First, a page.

Collins was the first catcher selected by Oakland in the 2015 draft. A product of Georgetown, Collins had a highly productive three-year career for the Hoyas and hit .370 with a 975 OPS during his junior season. He spent most of his pro debut with the Vermont Lake Monsters, with whom he earned a spot in the New York-Penn League All-Star game. Although his overall numbers weren’t spectacular (.256/.333/.325), Collins was considered a tough out and one of the more consistent defensive catchers in the league. His season ended a little early when he sustained a concussion on a foul-tip to the mask.

Collins hit for power in college, but he is still learning how to generate that power with wood bats, according to Vermont manager Aaron Nieckula. Nieckula liked what he saw from Collins’ overall game, calling him a leader on the field and a good game-caller. Collins threw out 28% of would-be base-stealers with the Lake Monsters.

“In terms of his physical tools, he threw well enough. He blocked well enough. I thought he received well,” Nieckula said. "He handled the umpire/catcher relationship really well. He was just an overall solid defender. Once again, I don’t think there is any one tool that is going to blow you off of the face of the earth, so to speak, but he’s just a solid-average dude behind the plate.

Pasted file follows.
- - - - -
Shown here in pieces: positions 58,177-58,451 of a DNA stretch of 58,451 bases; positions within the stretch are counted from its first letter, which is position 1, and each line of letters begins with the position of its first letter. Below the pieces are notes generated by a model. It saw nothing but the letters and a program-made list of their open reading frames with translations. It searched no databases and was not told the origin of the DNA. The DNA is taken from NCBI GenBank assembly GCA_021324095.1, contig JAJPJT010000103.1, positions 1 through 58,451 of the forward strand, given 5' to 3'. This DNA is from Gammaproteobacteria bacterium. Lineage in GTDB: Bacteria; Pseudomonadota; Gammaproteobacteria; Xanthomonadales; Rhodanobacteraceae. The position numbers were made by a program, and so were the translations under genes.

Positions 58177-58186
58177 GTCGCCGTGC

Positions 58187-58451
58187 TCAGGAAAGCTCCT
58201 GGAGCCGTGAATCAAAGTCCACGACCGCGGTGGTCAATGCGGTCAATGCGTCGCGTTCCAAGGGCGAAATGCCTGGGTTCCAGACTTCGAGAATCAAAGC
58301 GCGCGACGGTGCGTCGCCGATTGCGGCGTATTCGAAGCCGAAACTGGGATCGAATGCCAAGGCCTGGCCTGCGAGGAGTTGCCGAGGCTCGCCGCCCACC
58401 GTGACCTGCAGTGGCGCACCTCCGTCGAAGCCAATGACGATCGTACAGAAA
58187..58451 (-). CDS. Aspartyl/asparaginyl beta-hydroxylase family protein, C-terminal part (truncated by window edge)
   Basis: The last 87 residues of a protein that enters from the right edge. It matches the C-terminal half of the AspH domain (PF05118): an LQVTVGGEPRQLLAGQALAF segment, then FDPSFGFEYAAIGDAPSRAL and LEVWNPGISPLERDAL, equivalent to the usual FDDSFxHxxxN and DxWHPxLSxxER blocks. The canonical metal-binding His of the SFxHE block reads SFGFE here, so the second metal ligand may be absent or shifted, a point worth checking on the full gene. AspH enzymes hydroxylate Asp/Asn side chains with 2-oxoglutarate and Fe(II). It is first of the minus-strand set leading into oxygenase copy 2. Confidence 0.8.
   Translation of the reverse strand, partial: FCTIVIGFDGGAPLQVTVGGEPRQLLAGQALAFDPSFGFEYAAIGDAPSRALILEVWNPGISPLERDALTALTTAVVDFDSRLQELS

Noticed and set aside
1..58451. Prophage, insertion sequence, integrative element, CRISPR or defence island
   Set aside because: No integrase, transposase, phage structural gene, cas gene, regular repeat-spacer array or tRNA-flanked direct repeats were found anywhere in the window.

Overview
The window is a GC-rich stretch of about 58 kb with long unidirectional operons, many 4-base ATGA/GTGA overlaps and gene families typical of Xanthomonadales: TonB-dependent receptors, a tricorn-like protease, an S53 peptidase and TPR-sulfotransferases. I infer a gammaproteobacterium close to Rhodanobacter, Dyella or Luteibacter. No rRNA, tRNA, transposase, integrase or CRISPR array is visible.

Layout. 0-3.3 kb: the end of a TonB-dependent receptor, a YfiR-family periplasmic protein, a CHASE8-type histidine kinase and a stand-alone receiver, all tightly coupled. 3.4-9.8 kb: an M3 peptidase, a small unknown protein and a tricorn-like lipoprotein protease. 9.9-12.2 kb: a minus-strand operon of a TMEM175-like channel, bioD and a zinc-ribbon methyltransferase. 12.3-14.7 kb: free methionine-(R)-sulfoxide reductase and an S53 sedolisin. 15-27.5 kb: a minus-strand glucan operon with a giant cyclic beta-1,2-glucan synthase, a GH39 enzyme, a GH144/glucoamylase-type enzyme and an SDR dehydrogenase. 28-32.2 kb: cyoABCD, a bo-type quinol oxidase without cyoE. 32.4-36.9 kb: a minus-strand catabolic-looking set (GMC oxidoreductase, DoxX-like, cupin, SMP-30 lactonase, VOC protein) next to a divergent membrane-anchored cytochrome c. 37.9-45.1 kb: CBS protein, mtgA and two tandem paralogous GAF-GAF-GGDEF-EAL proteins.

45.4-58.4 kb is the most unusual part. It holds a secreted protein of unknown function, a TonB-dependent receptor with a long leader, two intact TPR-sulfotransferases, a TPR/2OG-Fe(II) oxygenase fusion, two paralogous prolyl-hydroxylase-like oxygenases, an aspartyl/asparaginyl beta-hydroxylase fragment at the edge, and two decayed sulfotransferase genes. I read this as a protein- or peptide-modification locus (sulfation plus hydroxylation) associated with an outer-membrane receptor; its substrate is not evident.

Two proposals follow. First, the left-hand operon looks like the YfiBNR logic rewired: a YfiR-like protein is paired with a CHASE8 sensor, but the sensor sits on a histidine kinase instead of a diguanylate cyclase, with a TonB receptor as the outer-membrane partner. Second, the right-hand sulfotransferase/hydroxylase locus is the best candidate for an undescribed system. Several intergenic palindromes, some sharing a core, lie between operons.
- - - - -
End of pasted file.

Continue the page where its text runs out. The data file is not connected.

“Offensively, he was good for us. He was very consistent. He had some good at-bats right in the middle of the order. I think [he] is going to hit for some power once he understands his swing a little better.”

Edwin Diaz

Vitals: 15th round pick in the 2013 MLB Draft; Age: 20; 6’2’’, 195; R/R

The 2015 season was a rough one for Diaz, who looked poised for a big leap forward when he broke camp on the Beloit Snappers’ roster at age 19. Diaz struggled badly in his first taste of full-season ball, hitting only .100/.158/.157 in 140 at-bats. He struck-out 49 times and walked only eight times. Things didn’t get much better for Diaz when he landed in Rookie Ball, as he hit only .171/.259/.276 in 76 at-bats.